It’s official. Litecoin, one of the oldest and biggest altcoins by market cap, deployed Segregated Witness (SegWit) today. The protocol upgrade that was originally developed for Bitcoin and proposed by the Bitcoin Core development team locked in on Litecoin two weeks ago, and was enforced by a majority of hash power on the Litecoin network as of a couple of hours ago.
The Segregated Witness soft fork activated without major issues — though there was an early slip up by the biggest Litecoin mining pool on the network.
“F2Pool had a hiccup where they were not mining Litecoin correctly. For some reason their LTC pool was returning a BTC template to miners. We reached out to them and they fixed it right away,” Litecoin inventor Charlie Lee told Bitcoin Magazine.
Launched in 2011, Litecoin was one of the first altcoins to gain significant traction. As opposed to some newer altcoins like Ethereum, Ripple and Monero, Litecoin is a straight fork of Bitcoin’s codebase but with a different mining algorithm and some changed parameters, such as faster confirmation times. This similarity to Bitcoin does mean that Litecoin suffers from similar weaknesses as Bitcoin, like transaction malleability.
And, indeed, that it can adopt similar solutions and improvements, like Segregated Witness.
While Litecoin inventor Charlie Lee has been advocating for activation of the soft fork since late 2016, miner support initially did not follow. This changed following the Global LTC Roundtable Meeting, an online meeting held amongst prominent stakeholders in the Litecoin industry, who are based particularly in China. The participants agreed on “Litecoin Global Roundtable Resolution 001 (2017),” which, among other things, holds that the mining pools would activate SegWit.
With its SegWit activation, the “silver to Bitcoin’s gold” has immediately reclaimed a place in the spotlight, and the markets have been taking notice. Having lingered in Bitcoin’s shadow for years at price levels below $5, Litecoin’s exchange rate surged almost tenfold in anticipation of SegWit. The altcoin reached almost $40 today and is trading around $33 at time of publication.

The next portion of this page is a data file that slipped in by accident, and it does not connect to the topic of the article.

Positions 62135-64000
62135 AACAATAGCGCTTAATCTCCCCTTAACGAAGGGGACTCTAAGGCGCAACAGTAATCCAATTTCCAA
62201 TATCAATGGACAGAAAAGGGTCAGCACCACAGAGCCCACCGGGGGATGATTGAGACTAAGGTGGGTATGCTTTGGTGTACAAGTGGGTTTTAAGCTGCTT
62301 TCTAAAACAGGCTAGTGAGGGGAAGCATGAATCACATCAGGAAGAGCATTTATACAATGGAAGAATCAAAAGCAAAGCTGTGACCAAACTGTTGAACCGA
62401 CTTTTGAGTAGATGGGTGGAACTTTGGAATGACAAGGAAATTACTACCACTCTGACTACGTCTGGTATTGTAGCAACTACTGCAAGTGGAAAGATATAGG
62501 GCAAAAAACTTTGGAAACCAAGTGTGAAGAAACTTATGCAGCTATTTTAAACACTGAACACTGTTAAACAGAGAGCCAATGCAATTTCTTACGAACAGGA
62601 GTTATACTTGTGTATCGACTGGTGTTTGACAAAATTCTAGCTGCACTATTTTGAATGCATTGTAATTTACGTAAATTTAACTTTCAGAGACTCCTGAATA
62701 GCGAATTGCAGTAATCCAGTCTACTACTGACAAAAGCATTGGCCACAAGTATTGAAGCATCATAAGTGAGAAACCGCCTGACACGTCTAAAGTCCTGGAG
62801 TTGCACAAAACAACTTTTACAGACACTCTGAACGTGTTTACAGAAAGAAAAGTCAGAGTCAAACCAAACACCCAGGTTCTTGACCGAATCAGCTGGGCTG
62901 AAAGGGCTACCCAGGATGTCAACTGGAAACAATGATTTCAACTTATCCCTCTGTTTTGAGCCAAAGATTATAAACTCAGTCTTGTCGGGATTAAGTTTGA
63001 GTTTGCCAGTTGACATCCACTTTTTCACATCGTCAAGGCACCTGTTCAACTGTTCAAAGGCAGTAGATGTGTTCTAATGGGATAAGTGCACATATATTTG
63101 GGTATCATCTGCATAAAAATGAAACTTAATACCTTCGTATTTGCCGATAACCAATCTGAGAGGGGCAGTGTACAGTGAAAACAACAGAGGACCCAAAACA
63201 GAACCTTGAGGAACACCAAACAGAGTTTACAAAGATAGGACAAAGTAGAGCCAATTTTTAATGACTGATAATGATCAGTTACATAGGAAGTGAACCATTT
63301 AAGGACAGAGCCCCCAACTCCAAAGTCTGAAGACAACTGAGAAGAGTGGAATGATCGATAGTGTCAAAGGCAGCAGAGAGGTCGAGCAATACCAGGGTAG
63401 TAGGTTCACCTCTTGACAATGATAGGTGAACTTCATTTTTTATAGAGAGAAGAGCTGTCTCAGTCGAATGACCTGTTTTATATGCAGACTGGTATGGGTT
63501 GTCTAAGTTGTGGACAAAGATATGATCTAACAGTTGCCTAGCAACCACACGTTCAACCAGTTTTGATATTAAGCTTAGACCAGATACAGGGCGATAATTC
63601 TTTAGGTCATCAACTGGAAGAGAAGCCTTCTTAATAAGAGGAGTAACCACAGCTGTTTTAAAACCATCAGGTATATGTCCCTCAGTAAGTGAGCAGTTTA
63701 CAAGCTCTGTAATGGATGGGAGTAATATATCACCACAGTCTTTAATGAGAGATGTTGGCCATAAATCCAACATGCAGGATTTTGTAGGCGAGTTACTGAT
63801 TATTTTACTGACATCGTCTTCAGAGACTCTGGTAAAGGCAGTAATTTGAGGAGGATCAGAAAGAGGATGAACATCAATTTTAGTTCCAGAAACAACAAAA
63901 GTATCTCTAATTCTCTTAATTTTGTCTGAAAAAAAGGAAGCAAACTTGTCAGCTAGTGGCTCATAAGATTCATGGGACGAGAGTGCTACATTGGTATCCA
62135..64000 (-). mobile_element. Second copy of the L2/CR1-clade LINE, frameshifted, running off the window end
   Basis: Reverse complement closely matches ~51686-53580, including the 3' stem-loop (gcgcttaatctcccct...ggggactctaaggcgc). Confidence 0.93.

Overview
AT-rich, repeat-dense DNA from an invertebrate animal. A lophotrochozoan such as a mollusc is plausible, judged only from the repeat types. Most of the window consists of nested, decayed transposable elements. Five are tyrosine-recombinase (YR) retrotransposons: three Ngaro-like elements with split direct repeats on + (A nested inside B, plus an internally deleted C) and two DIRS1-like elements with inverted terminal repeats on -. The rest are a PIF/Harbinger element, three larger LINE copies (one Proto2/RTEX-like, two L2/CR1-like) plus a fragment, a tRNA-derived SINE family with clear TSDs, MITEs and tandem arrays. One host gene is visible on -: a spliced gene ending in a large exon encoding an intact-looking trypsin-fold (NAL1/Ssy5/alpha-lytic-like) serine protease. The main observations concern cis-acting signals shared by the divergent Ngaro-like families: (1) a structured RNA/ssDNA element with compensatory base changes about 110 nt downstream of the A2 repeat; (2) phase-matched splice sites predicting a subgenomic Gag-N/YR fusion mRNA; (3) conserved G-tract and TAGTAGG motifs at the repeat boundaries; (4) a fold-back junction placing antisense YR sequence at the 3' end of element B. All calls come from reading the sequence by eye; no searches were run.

Perhaps even more important, some prominent Bitcoin projects — like .NET Bitcoin library NBitcoin and wallet mSIGNA — announced to port their work to Litecoin now that it has enabled SegWit. Even more notable, Lightning Labs will roll out a version of their lightning network implementation on Litecoin, while ACINQ has tested their lightning software on the altcoin, too. Similarly, Bitcoin Core developer Johnson Lau, one of the authors of SegWit, has indicated that he will realize smart-contracting solution MAST on Litecoin.
Further down the road, Segregated Witness enables more innovations that could be deployed on Litecoin first. Confidential Transactions, Schnorr signatures and TumbleBit are all in the works for Bitcoin, and shouldn’t take too much effort to port to Litecoin.
Lee himself, furthermore, hopes that atomic swaps will soon see the light of day, enabling an instant and trustless altcoin exchange and lightning network type of transactions across different digital currencies.
“SegWit opens up the doors to many amazing features that can be added to Litecoin,” Lee said. “These include Lightning Network, MAST, Confidential Transactions, Schnorr Signatures and more. I think Litecoin can show Bitcoin that SegWit is indeed the best way to improve the protocol. So I think it will help get that happening sooner on Bitcoin.”
Segregated Witness is still pending activation on Bitcoin, where it requires 95 percent hash power support. It has stagnated at around 30 percent so far.
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